Thank you to Lisa at The Accidental Genealogist for the great Fearless Females prompts for the month of March. Prompt # 11: Did you have any female ancestors who died young or from tragic or unexpected circumstances? Describe and how did this affect the family?
Previously, I had written about my great grandmother Agnes Aurelia Brown Keyes. Today, my topic for ponder is the effect that her untimely death had on my grandmother and possible effects on my mother and her siblings, as well as any residual effects on the current descendants.
My grandmother , named Agnes Laura, was born to Agnes Aurelia and James E. L. Keyes on June 7, 1881. When she was but 7 days old, her mother died, leaving three small children - James A, age 3, Almira Jane, 1 1/2, and baby Agnes Laura. The babe's father nicknamed her "Pet" and called her by that dear name for all of his life.
Raising three young children meant that their father had to have some help, besides the chinese cook and the ranch hands. He called on his wife's older sister, Sarah Ellen Brown, to come and take over the household. Within a couple of years, James E.L and Sarah Ellen were married. They had more six children over the next years.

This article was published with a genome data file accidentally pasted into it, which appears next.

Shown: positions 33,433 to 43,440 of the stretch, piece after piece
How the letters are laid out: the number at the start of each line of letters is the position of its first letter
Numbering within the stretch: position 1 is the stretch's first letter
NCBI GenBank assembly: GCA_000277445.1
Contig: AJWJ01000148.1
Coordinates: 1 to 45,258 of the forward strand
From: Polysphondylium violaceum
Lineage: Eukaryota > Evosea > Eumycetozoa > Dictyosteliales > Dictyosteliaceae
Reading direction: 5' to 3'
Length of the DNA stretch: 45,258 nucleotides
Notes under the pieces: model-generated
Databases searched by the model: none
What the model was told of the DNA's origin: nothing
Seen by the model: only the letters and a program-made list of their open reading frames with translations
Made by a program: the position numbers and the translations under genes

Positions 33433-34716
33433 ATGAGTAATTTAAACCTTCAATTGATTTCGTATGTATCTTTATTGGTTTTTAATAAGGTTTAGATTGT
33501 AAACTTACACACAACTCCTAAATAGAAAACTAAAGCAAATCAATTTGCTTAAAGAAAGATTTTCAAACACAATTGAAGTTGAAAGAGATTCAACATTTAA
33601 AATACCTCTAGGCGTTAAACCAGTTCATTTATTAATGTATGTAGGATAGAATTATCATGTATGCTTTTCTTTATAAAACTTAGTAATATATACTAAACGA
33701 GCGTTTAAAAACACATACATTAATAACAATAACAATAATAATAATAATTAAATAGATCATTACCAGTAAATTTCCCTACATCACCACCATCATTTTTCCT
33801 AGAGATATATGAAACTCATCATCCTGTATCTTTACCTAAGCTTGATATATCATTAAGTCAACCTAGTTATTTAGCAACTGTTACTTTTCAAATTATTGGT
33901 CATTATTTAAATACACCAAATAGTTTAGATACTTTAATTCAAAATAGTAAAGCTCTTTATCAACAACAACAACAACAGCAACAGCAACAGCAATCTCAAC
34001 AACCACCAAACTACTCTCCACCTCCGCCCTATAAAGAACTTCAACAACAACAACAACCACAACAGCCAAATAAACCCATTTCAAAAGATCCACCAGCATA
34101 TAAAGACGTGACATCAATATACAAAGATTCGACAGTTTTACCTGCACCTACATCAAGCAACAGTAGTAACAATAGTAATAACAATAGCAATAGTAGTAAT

How the loss of her mother affected my grandmother, Agnes Laura Keyes, I am not sure. She was stoically private, a trait that has been passed on down through the line. Things that I do know, or have been told to me by my mother, are:
Agnes Laura was very close to her maternal grandmother, Sarah Duty Brown.
She never referred to Sarah Ellen as her mother.
She was very close to her father.
She resented having to take care of the younger children.
She did not have a picture of her mother in her treasured picture Album.
As I look at this list, I am no closer to understanding my grandmother's feelings about never knowing her mother than I was when I started. Recently, I found a picture of her mother, Agnes Aurelia, in an album of a younger sister of her mother. I wonder why did she not have a picture of her mother? Were there any pictures of her mother in the house as she was growing up? An amorphous cloud shrouds my grandmother, Agnes Laura, anytime one gets too close to how the real Agnes Laura felt about her personal life. She was cryptic, harsh at times, and let one know only what she wanted them to know.
No answers. Just questions in the clouds.